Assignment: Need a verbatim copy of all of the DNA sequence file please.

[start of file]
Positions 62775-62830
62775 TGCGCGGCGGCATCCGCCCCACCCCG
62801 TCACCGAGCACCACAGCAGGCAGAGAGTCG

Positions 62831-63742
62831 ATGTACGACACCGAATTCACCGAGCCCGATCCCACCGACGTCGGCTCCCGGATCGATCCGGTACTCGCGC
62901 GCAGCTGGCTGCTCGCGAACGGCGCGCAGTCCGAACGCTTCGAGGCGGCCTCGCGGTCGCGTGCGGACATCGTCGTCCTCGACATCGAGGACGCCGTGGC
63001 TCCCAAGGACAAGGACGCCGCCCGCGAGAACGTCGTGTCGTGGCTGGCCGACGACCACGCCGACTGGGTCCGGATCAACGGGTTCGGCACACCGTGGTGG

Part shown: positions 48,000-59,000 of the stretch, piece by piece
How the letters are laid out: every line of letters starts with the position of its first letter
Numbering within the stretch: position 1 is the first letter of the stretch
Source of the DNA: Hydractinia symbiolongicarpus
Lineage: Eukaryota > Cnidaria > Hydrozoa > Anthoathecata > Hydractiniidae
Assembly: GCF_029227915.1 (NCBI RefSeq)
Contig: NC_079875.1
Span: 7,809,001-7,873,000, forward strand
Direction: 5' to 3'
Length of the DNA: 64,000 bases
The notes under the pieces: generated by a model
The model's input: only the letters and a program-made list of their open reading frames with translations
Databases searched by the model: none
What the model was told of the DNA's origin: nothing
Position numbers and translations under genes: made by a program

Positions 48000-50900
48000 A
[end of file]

Positions 62775-62830
62775 TGCGCGGCGGCATCCGCCCCACCCCG
62801 TCACCGAGCACCACAGCAGGCAGAGAGTCG

Positions 62831-63742
62831 ATGTACGACACCGAATTCACCGAGCCCGATCCCACCGACGTCGGCTCCCGGATCGATCCGGTACTCGCGC
62901 GCAGCTGGCTGCTCGCGAACGGCGCGCAGTCCGAACGCTTCGAGGCGGCCTCGCGGTCGCGTGCGGACATCGTCGTCCTCGACATCGAGGACGCCGTGGC
63001 TCCCAAGGACAAGGACGCCGCCCGCGAGAACGTCGTGTCGTGGCTGGCCGACGACCACGCCGACTGGGTCCGGATCAACGGGTTCGGCACACCGTGGTGG

Part shown: positions 48,000-59,000 of the stretch, piece by piece
How the letters are laid out: every line of letters starts with the position of its first letter
Numbering within the stretch: position 1 is the first letter of the stretch
Source of the DNA: Hydractinia symbiolongicarpus
Lineage: Eukaryota > Cnidaria > Hydrozoa > Anthoathecata > Hydractiniidae
Assembly: GCF_029227915.1 (NCBI RefSeq)
Contig: NC_079875.1
Span: 7,809,001-7,873,000, forward strand
Direction: 5' to 3'
Length of the DNA: 64,000 bases
The notes under the pieces: generated by a model
The model's input: only the letters and a program-made list of their open reading frames with translations
Databases searched by the model: none
What the model was told of the DNA's origin: nothing
Position numbers and translations under genes: made by a program

Positions 48000-50900
48000 A